U.S. Rep. Donna Edwards, a Democrat representing Maryland’s 4th District, was a strong Brown supporter right from the start. “I think Anthony Brown has demonstrated the temperament, the integrity and the leadership to move our state forward,” Edwards said.
If victorious — and Maryland has only elected one Republican governor in the past 48 years — Brown will become Maryland’s first African American governor. The fact that Brown is African American and Gansler is Jewish did not appear to have much of an impact on the race, agreed Ron Halber, executive director of the Jewish Community Relations Council of Greater Washington, and Karen Barall, Mid-Atlantic director of the Orthodox Union Advocacy Center.
The JCRC has good relations with both Brown and Gansler, according to Halber, who noted that both men have had “a ton of exposure” and have attended many Jewish events. About 10 years ago, the JCRC took Brown to Israel, Halber recalled, adding that he believed that regardless of whether Brown or Gansler had been victorious, the Jewish community is “well situated. We have friends and allies in both” political camps. Also, Halber said, both men were “predisposed toward helping the Jewish community.”
The JCRC asked all the candidates for governor five questions earlier this year, including what they believe can be done to strengthen business ties between Maryland and Israel. “As governor, one of my first trade visits will be to Israel, in order to further strengthen our trade and business relationships,” Brown responded, adding that the O’Malley-Brown team had increased the state’s annual grant to the Maryland/Israel Development Center from $100,000 to $275,000 currently and invested $20 million in Israel bonds.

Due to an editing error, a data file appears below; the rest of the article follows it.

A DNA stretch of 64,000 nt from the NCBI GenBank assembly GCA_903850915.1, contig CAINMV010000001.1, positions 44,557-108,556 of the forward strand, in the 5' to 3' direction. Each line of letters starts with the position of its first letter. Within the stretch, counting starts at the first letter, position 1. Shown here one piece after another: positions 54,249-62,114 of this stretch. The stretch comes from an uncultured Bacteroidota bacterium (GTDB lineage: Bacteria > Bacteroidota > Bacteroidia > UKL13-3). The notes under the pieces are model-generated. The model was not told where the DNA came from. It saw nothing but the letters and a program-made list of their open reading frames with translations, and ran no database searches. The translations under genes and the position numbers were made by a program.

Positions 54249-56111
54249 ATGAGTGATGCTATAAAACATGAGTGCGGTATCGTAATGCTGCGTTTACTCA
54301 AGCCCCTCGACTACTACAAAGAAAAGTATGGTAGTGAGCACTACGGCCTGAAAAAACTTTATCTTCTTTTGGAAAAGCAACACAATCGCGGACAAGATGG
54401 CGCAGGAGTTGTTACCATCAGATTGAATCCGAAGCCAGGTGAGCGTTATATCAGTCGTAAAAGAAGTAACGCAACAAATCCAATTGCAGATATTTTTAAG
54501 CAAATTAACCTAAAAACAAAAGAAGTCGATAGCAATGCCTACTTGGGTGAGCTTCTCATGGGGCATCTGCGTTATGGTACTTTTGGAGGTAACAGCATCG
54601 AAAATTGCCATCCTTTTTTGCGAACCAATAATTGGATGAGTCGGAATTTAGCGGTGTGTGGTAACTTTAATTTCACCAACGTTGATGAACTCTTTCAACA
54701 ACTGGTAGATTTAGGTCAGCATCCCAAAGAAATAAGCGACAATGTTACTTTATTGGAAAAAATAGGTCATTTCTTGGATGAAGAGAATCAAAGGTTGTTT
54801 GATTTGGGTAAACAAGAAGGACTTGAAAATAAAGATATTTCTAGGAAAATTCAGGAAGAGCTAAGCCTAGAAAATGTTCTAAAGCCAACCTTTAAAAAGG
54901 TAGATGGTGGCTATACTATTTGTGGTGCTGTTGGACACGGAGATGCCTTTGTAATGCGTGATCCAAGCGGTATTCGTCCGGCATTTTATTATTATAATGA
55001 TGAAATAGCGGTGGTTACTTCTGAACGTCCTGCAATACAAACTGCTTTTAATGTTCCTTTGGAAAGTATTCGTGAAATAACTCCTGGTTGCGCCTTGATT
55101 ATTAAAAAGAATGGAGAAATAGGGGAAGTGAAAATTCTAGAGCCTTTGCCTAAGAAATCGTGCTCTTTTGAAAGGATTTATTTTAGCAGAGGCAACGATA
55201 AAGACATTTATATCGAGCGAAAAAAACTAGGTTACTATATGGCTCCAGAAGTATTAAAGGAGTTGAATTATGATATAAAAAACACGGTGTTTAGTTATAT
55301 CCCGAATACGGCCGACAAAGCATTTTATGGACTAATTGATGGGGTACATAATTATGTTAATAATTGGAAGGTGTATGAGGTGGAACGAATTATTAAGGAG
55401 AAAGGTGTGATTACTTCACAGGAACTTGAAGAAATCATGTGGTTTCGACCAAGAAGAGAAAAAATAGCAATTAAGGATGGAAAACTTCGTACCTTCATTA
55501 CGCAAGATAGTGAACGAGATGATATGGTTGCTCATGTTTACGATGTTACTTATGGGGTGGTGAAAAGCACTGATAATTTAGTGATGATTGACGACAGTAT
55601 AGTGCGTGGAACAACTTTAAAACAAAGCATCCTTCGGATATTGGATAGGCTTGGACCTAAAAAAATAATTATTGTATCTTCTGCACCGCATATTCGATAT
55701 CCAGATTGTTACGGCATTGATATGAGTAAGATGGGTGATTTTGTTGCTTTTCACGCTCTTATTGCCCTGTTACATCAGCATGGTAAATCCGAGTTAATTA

In February, Brown attended a meeting with the Orthodox Union and spoke of his vision of universal prekindergarten that included nonpublic schools and the importance of tight security in schools.
On election morning, Ira Ungar, who voted at the Col. E. Brooke Lee Middle School in Kemp Mill, said that Brown’s reputation for integrity would be prove to be his biggest selling point as a candidate.
Brown graduated from Harvard University, where he was a member of the Army ROTC. After graduation, he spent five years flying helicopters with the 4th Combat Aviation Brigade, 3rd Division in Europe. He then returned to Harvard law school, where one of his classmates was Barack Obama.
After law school, Brown clerked for Chief Judge Eugene Sullivan of the United States Court of Appeals for the Armed Forces. He then practiced law before becoming a member of the Maryland House of Delegates in the 25th District.
During his second term as a delegate, Brown was deployed to Baghdad in 2004 for 10 months where he delivered humanitarian assistance, receiving a Bronze Star for his efforts.
He returned to the House of Delegates, where O’Malley, who was mayor of Baltimore at the time, asked him to be his lieutenant governor.
Dmitriy Shapiro and Simone Ellin contributed to this report.